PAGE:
Vegetation History and Archaeobotany

, Volume 23, Issue 6, pp 683–692 | Cite as

The Holocene biogeography of Pinus sabiniana Douglas ex D. Don (gray pine) in California

  • Adrian R. Whitaker
  • Jeffrey S. Rosenthal
  • Eric Wohlgemuth
Original Article

Abstract

Pinus sabiniana Douglas ex D. Don (gray pine) is one of the dominant species in the ubiquitous Gray Pine-Blue Oak Woodland that rings the Great Central Valley of California. The species is absent, however, in a nearly 100 km section of the Sierra Nevada foothills between the Kings and Kaweah rivers. We test several previous explanations for this biogeographic gap, including prehistoric and historic anthropogenic burning, Early Holocene pluvial lakes as a migration barrier, and unique topography as a limiting factor. Through the examination of archaeobotanical and radiocarbon evidence, we find that gray pine distribution has been stable for the past 4,000 years and likely longer. Importantly, gray pine is absent in 44 of 45 individual samples from the Wahtoke Creek Site, the only archaeological site with archaeobotanical data within the modern distribution gap. This suggests that gray pine has been largely absent from the gap for over 6,000 years and refutes several previous explanations for the biogeographical gap. Instead, data support a topographical or ecological peculiarity of the gap rather than historic or prehistoric anthropogenic burning, or an Early Holocene migration of the species that was blocked by bodies of water in the Central Valley.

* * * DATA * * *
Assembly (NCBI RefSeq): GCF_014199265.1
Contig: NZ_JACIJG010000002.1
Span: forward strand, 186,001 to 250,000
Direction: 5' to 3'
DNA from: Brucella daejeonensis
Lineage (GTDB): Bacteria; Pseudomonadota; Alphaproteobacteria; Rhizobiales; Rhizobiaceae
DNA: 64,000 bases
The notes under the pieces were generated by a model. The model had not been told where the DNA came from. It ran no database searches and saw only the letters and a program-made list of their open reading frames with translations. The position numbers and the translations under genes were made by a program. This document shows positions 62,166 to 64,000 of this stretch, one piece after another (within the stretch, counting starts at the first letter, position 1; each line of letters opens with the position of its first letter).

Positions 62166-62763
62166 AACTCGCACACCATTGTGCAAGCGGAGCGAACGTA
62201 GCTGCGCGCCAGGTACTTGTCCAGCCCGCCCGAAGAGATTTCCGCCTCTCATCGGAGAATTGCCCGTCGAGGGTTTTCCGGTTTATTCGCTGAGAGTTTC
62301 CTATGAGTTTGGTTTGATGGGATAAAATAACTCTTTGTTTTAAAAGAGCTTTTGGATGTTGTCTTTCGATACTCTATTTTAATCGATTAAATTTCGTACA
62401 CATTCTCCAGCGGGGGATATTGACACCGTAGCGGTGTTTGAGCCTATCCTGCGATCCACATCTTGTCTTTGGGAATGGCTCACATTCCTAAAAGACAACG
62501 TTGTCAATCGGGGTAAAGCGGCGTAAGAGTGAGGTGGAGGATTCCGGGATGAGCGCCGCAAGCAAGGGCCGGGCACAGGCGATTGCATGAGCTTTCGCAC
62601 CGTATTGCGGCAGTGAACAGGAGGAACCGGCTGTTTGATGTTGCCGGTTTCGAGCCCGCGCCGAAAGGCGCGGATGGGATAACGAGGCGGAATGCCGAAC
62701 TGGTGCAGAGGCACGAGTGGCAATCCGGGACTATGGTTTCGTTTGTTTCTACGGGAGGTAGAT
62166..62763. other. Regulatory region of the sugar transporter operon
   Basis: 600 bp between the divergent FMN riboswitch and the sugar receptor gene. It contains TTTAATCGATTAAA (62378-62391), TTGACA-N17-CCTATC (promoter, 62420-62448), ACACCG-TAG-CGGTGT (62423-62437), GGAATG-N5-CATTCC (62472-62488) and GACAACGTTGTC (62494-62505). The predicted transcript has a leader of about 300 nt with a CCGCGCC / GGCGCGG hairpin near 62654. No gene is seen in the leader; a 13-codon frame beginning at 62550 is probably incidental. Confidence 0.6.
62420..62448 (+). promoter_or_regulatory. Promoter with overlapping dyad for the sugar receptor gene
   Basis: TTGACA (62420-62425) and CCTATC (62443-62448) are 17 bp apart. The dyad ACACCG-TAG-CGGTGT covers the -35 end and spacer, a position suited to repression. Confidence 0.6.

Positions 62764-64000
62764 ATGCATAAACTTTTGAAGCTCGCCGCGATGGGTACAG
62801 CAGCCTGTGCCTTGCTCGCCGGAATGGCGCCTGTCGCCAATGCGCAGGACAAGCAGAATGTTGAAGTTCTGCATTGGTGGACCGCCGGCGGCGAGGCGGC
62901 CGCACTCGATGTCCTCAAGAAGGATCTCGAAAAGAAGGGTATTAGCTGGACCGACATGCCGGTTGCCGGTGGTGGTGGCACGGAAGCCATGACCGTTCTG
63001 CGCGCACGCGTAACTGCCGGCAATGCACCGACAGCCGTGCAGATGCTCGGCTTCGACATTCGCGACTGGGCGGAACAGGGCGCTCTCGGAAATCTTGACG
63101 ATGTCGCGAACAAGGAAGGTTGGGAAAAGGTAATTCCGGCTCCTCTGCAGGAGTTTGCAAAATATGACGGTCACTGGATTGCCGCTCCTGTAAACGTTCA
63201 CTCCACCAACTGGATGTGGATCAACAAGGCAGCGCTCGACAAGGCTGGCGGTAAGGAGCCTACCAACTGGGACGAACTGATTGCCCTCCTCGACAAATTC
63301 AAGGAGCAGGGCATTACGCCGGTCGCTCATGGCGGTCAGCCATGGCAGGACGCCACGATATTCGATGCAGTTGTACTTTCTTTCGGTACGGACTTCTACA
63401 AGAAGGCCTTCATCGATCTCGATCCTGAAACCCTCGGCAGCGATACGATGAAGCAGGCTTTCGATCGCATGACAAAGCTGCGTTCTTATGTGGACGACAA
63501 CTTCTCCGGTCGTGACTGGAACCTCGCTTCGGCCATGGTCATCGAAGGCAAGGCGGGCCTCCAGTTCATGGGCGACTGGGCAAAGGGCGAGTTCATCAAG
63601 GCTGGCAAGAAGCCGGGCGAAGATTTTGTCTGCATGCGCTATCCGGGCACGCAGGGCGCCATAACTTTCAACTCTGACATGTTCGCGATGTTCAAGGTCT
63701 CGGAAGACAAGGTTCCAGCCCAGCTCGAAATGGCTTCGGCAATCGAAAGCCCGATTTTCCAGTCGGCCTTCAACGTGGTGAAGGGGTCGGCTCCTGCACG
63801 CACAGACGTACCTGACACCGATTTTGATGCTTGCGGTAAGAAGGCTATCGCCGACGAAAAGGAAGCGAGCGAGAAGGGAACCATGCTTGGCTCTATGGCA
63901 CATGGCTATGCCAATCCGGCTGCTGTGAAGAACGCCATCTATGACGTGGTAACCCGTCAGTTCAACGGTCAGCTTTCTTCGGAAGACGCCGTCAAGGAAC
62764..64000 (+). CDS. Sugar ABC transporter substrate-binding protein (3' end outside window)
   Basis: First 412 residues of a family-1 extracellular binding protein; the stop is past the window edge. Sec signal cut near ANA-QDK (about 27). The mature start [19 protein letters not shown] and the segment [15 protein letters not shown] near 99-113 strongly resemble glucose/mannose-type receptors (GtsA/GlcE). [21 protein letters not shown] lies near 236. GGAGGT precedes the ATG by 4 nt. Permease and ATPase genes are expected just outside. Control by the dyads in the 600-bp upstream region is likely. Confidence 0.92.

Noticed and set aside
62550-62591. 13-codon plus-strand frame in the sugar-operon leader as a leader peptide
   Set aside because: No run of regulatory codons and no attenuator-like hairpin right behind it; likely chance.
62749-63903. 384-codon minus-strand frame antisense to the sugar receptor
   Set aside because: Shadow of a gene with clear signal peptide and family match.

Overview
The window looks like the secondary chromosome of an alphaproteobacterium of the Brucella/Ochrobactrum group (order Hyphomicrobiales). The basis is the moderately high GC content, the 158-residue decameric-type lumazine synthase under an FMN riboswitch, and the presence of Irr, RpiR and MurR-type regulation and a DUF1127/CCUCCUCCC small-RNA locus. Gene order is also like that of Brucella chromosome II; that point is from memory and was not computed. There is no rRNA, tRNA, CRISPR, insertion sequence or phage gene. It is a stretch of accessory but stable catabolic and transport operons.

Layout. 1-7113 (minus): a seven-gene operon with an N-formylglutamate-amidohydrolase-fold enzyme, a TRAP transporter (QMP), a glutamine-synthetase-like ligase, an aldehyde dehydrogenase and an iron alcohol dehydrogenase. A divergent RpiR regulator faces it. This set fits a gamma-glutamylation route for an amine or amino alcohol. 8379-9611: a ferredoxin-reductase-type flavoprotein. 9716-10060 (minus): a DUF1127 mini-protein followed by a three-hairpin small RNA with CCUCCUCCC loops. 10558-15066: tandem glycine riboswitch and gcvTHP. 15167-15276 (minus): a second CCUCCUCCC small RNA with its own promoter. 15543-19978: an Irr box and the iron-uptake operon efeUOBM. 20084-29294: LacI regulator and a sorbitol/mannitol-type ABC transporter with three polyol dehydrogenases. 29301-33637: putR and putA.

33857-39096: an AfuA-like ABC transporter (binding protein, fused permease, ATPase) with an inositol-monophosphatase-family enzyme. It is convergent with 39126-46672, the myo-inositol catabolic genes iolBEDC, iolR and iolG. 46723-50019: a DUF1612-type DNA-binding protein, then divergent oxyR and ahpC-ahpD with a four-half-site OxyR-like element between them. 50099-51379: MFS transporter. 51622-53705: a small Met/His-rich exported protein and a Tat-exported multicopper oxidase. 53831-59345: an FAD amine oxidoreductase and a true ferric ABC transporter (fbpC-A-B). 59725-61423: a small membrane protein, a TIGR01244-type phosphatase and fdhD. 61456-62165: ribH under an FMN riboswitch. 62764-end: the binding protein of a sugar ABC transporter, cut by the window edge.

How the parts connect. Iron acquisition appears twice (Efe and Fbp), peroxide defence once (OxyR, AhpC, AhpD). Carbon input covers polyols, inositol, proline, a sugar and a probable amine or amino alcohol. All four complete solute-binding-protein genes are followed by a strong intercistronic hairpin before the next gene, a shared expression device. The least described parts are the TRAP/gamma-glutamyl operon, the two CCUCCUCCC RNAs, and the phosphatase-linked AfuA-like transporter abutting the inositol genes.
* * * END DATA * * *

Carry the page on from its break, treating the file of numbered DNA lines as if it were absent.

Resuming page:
Keywords

Gray Pine (Pinus sabiniana Douglas ex D. Don) California Biogeography Archaeobotany 

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Copyright information

© Springer-Verlag Berlin Heidelberg 2014

Authors and Affiliations

  • Adrian R. Whitaker
    • 1
  • Jeffrey S. Rosenthal
    • 1
  • Eric Wohlgemuth
    • 1
  1. 1.Far Western Anthropological Research Group IncDavisUSA

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